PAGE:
There are many types of cricket pitches and each of them has its own attributes which make it either batsmen or bowling friendly. Pitch does play a vital role as far as the overall result of the game is concerned and that is why you will see a pitch report at the start of every game. The nature of pitch can determine things like the number of runs that can be stored in the match, the decision of the captain winning the toss, the length of the match in case of a test game, and so on. This is why the pitch is the most important part of a cricketing field and to understand the game properly one has to learn about different types of pitches.
The most common wickets that are prepared these days are batsmen-friendly dead wickets. These pitches have no support whatsoever for the bowlers and batsmen love batting on them. These pitches are dark in color and have a solid feel about them. Every single bit of grass is rolled in, and all the moisture is taken away. This is the most common type of pitch that you will see in a T20 or ODI match. These are real nightmares for the bowlers.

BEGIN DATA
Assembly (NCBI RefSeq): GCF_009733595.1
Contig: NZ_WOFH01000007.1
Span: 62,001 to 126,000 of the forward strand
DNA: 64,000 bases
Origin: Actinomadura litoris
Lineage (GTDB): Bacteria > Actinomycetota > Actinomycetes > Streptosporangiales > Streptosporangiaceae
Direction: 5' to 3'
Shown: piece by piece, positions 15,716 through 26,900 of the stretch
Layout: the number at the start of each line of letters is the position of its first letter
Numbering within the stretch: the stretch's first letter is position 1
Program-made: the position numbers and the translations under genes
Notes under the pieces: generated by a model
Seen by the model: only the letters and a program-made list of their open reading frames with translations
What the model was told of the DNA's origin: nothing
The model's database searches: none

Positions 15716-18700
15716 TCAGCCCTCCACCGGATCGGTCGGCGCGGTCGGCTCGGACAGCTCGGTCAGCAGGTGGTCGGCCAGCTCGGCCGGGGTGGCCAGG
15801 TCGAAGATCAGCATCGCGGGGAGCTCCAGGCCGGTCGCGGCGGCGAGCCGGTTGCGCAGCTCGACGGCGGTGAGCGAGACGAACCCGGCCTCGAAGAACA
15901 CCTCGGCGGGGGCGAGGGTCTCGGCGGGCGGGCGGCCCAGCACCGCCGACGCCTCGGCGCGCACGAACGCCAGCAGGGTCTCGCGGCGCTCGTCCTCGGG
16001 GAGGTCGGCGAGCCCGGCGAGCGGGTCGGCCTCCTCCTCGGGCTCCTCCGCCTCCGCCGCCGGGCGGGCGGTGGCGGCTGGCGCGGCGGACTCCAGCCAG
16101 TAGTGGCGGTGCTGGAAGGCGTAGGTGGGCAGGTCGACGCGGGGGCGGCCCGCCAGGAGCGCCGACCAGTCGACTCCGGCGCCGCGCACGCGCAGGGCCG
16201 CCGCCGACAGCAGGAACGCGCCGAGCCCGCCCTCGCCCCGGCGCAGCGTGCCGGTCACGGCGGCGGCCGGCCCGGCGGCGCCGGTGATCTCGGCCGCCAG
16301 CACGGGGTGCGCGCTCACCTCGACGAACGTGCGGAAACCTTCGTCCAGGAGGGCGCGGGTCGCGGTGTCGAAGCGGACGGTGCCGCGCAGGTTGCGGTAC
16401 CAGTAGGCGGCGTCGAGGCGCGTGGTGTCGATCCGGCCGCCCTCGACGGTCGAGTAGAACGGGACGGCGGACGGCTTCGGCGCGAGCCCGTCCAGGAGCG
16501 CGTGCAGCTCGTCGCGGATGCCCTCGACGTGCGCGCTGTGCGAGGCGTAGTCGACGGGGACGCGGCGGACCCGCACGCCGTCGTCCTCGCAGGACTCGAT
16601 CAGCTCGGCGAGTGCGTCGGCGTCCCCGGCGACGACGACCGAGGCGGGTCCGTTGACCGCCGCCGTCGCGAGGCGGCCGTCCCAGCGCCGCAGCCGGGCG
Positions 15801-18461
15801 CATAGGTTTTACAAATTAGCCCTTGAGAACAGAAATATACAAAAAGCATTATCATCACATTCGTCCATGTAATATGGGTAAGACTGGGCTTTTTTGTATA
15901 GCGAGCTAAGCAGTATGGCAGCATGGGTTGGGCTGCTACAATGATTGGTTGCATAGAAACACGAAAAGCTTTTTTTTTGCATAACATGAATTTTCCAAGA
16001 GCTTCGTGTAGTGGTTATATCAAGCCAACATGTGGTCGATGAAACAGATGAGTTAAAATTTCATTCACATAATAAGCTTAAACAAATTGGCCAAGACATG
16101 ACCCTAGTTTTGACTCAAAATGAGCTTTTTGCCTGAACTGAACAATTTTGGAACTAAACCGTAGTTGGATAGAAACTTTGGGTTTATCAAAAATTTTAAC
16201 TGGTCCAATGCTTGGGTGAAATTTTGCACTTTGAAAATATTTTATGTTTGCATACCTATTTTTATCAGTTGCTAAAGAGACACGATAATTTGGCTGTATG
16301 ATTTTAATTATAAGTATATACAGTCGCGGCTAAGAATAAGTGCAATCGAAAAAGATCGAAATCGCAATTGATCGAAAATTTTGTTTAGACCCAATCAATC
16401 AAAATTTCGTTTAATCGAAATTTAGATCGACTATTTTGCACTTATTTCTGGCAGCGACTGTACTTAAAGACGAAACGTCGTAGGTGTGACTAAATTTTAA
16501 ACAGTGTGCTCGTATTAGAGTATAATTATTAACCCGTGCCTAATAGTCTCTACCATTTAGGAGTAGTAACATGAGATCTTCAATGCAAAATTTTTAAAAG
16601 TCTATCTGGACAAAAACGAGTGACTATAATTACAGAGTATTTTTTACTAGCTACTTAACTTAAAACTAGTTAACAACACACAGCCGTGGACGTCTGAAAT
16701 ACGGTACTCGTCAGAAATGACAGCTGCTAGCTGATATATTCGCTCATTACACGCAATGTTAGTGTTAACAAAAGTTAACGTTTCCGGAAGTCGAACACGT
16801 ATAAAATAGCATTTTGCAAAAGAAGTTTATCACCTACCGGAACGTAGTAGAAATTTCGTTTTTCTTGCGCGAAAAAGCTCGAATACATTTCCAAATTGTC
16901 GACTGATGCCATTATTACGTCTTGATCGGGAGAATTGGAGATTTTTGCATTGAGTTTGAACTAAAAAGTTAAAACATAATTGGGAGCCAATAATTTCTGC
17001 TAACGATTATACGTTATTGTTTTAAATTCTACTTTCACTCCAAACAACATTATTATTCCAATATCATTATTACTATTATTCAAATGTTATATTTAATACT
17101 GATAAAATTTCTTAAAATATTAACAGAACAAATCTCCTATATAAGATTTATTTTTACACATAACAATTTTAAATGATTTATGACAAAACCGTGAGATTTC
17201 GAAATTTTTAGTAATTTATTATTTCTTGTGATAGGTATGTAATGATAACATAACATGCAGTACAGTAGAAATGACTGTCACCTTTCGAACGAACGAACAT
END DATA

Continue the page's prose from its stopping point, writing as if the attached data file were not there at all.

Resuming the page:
Dusty pitches are common in Sri Lanka and on many grounds in India. As indicated by name the surface is soft and the clay is not rolled in hard in this type of pitches. These wickets are prepared mostly to assist spin bowlers. Spinners can turn the ball a lot more due to losing the surface as the ball grips a lot more. Having said that the batsmen don’t have a very hard time playing on these wickets as the bounce is low.
These are graveyards for the batsmen and fast bowlers absolutely love to bowl on these surfaces. These wickets have a thin layer of grass on the good length area which causes the ball to seam and move after pitching. These wickets are a nightmare for the batsmen because it is almost impossible to judge the magnitude of the movement that the ball gets after pitching. Matches at these tracks are usually low scoring and you will see lots of wickets falling in these matches. These pitches are mostly used in Test matches especially in England and South Africa.